GCC you can update for any distro, I believe. It's also relatively easy to update (especially if you use synaptic), even if the stock installation doesn't have the latest version. I don't have a ton of experience with VM's but, if it's for testing, you may not get the best results, performance wise.

 

One little note, if you do dual boot a windows drive, Windows is going to bork your grub loader. So, either install windows, then reinstall your linux side, or you'll need to look into how to repair Grub. There's a grub fix program somewhere out there, but I don't have a link to it handy at the moment.

Edited by Misantes

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In my setup for cross-platform development I'm using both virtualization *and* dual-boot (iMac + VMware). Even though i also use SDL2 there are a lot of cross-platform issues to deal with, it's super convenient to just push a git commit to the virtual machine and verify that the build is ok. But for performance testing I rather dual boot and profile in the native environment.

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I use VMware-Player since many years for developing games in VM. Mostly with Ogre3D and "Madewithmarmalade"-SDK. It works great.

Host and guest are both Windows 7. The VM-Image is on an external harddisc (connected now with USB 3.0) which i take with me and use it on several Computers on different Locations.

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I would strongly recommend using a VM for what you're trying to do.  VirtualBox, VMWare, they're all good. LXC is not a VM: you'll run into video driver grief sooner or later if you use it like one.  Also, you can run Windows in a VM.  You will want to make sure you have plenty of RAM and extra disk space.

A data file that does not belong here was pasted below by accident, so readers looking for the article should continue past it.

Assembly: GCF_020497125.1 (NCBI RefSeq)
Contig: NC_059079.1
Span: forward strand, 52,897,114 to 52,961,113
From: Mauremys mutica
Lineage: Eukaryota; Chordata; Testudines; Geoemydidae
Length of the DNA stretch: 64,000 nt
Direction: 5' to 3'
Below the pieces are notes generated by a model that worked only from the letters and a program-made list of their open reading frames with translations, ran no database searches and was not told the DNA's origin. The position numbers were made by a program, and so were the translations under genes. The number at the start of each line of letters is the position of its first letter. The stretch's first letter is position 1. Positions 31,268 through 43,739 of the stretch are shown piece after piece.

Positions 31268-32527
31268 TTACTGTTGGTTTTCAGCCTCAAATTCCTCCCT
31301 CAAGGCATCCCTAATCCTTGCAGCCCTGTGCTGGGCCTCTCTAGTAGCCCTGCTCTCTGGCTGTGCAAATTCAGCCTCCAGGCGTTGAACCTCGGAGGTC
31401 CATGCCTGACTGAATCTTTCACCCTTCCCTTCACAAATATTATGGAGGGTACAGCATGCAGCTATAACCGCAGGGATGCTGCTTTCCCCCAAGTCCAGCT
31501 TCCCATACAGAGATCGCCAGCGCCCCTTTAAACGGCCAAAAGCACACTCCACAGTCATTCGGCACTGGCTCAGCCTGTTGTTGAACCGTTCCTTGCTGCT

You may find there are video driver issues inside the VM:  it's rare, but it does happen.  For full video driver testing, you will need to use bare metal.  For everything else, VM is what you want.  Video driver == OpenGL support.  You want not only bare metal, but a selection of Intel, AMD, and nVidia hardware of different generations.  If it works in the VM, it'll work elsewhere.

 

I develop on Ubuntu exclusively (it's in my job description):  the current dev release is always a rolling release (so it has the current leading edge kernel, video drivers, toolchain, etc) but it's different enough and incompatible enough from the latest stable release that I have two separate systems for testing backports from dev to stable.  Upgrading a stable system with something not in the archive (new toolchain, for example) is enough to possibly destabilize it and you're going to get real sad after a while.

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9

 

 


LXC is not a VM: you'll run into video driver grief sooner or later if you use it like one.

 

Are video drivers the only issue to worry about? I'm thinking of, for instance, if I'm just working on a command-line server for my game (SDL_net) and not using any graphics rendering.

 

Edit: crud, looks like there might not be haskell bindings for SDL_net

Edited by PrestoChung